I'd suggest starting by talking with someone from the course you took (the professor or a teaching assistant). If all goes well, either you'll convince them that this is new and serious, or they'll convince you that it isn't.

  • Thank you for your answer, especially for pointing out, that the expert will need to care, if I am right. But when(if) my observation turns out to be correct and significant(even questioning the conclusion) is it automatic that I will receive an opportunity to publish, even suggesting a way to interpret the consequences? note:the prof is highly respected in the subject – Jani Kovacs Apr 11 '13 at 0:36
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    If others agree that the observation is original and important enough to publish, then you should be an author and play a substantive role in writing the paper. (Other people might become authors too, if they contribute to understanding the observation and its consequences, and you would have to discuss and agree on what to write. However, it would be unethical for them to take your observation and publish it without including you.) – Anonymous Mathematician Apr 11 '13 at 1:32
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    is it automatic that I will receive — No, of course not! – JeffE Apr 11 '13 at 3:57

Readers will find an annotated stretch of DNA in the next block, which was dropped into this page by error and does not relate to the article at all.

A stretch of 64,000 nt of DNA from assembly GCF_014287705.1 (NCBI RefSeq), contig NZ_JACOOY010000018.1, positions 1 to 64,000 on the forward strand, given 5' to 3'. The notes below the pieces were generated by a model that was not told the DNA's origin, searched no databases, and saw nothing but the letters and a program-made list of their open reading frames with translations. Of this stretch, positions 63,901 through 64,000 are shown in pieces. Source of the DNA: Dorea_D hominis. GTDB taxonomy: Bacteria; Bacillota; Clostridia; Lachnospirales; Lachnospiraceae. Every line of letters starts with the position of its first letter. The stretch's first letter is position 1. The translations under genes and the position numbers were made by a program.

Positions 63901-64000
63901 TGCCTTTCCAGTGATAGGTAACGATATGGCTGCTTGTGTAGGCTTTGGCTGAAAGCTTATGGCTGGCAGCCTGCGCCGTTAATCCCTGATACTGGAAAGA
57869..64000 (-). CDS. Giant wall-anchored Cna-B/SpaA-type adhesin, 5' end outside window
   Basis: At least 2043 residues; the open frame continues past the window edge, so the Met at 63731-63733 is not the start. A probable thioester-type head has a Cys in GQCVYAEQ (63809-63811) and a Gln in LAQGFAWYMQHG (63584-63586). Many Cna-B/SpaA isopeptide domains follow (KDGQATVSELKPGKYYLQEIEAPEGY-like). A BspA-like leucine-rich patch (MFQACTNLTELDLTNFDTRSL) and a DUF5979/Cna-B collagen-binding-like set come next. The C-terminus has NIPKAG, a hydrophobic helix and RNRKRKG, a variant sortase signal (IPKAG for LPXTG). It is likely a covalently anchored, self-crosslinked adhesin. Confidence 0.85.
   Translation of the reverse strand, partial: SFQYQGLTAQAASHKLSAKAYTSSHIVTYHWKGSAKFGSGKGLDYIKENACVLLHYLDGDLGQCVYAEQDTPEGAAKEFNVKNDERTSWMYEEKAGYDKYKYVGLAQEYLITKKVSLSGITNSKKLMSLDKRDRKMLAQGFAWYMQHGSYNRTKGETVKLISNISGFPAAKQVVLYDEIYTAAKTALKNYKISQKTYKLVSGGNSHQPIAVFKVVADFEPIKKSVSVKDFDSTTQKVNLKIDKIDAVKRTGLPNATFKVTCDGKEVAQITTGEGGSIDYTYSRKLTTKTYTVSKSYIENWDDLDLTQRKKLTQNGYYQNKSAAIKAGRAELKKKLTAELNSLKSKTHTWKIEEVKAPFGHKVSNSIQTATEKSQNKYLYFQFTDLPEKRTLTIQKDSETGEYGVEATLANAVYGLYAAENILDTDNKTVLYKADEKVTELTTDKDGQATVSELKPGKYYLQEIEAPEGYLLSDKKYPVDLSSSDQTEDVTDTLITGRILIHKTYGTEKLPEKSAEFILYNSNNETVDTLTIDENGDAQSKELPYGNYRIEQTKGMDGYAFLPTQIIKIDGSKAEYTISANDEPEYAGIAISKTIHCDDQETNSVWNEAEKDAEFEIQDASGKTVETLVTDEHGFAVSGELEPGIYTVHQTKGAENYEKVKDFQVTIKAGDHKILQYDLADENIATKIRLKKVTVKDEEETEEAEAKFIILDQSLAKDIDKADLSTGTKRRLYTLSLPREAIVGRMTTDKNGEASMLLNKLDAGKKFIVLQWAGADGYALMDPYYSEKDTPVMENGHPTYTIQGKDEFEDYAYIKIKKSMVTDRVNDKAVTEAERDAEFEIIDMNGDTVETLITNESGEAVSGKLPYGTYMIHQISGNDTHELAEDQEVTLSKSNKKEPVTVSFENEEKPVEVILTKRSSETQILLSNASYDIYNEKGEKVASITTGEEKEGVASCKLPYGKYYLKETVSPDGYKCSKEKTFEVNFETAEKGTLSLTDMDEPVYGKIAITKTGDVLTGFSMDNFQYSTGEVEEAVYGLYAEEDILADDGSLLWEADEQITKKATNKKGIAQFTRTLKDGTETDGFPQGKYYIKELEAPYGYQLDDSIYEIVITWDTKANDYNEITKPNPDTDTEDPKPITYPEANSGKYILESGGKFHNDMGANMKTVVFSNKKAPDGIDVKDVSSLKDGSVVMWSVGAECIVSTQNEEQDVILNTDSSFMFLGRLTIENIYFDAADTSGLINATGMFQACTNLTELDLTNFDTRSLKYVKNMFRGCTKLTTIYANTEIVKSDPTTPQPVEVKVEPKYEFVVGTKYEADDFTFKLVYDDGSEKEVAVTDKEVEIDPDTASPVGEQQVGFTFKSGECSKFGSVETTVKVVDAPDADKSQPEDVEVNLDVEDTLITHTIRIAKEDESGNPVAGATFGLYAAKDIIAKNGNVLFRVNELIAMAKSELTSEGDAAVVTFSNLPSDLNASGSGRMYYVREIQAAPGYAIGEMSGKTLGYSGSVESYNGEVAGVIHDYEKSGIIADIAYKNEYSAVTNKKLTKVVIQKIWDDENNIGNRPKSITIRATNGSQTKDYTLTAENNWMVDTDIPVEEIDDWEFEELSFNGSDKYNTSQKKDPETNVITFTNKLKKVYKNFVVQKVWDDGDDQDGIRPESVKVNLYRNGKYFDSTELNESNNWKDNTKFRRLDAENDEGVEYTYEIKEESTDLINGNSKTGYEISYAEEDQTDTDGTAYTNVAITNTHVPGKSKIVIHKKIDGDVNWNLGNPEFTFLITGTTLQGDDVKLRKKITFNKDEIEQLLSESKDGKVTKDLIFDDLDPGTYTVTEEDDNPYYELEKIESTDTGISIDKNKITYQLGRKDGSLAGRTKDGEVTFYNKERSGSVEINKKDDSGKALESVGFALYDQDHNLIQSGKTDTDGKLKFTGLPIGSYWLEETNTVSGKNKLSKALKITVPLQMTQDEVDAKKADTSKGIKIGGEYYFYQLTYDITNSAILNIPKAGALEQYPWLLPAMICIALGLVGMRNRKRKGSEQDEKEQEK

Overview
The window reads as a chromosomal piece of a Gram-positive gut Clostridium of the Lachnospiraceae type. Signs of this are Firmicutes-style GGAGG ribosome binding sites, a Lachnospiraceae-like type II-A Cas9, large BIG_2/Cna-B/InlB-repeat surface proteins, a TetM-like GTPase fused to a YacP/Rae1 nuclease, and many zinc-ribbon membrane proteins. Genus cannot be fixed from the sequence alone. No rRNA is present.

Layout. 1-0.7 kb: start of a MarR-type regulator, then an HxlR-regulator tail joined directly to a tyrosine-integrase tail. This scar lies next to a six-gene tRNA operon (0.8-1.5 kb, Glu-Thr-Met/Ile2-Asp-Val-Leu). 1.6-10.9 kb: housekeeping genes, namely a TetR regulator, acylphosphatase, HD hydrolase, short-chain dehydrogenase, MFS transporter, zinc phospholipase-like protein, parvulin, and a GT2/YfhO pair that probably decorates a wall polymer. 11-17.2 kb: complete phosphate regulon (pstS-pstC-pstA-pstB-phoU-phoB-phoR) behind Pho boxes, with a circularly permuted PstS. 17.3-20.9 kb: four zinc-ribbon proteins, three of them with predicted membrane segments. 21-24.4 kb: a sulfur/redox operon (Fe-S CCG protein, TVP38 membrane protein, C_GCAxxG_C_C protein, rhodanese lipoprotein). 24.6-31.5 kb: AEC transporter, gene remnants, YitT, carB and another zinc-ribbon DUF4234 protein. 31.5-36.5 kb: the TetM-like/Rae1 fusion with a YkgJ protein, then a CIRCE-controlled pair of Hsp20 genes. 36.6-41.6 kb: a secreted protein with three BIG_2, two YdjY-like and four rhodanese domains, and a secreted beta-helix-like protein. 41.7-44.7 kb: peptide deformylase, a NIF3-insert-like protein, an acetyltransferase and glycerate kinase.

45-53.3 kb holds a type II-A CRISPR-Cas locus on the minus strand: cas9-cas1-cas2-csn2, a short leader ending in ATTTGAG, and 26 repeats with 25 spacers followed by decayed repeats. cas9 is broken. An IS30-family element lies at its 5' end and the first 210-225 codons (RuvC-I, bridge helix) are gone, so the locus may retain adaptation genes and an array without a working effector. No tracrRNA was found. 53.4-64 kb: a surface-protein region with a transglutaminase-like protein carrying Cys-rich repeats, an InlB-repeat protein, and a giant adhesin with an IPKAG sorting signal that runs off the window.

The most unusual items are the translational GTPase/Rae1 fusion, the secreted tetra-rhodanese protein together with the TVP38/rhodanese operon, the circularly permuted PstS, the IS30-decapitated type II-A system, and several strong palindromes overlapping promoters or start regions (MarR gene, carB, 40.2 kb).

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    It's great advice to talk to an expert. I know that my mathematician husband often has views on flaws of psychology experiments which, while technically correct, actually wouldn't change the value of the experiment for psychology if corrected. In other words, they are often things that do not relate to the part of the conclusion that is interesting to the psychologist. – Ana Apr 11 '13 at 13:33
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I think there is no way for you to publish this without understanding the psychology:

  • You won't know the significance of your work.

  • You will receive rebuttals that require you to have domain-specific knowledge. (It might even be that your argument does not hold due to some domain-specific reason.)

You can discuss it with experts, but you need to know what it is you are actually claiming.

As a personal example, I spent the last 2+ years, along with my co-author, writing a paper where we discredit the typical statistical analysis used in network motifs. Writing this paper changed me as a person.

I feel there would have been no way to write this paper without understanding the biological side (my research was in pure mathematics and computer science). Time and time again, I would be asked questions that required knowledge from biology, and I don't know or I don't understand the question are not appropriate responses.

Nowadays, I would say biology (or, at least, computational biology) is a field I study.

  • Can we get a citation for your paper on motifs (if already published)? I am highly interested since it is relevant to my research. – Zenon Apr 11 '13 at 19:26
  • It's currently under review. I can send you the submitted version if you would like. – Douglas S. Stones Apr 11 '13 at 19:33
  • That would be absolutely awesome! I am sending you now an email (I don't like leaving too obvious traces of my aliases on the internets). – Zenon Apr 11 '13 at 20:19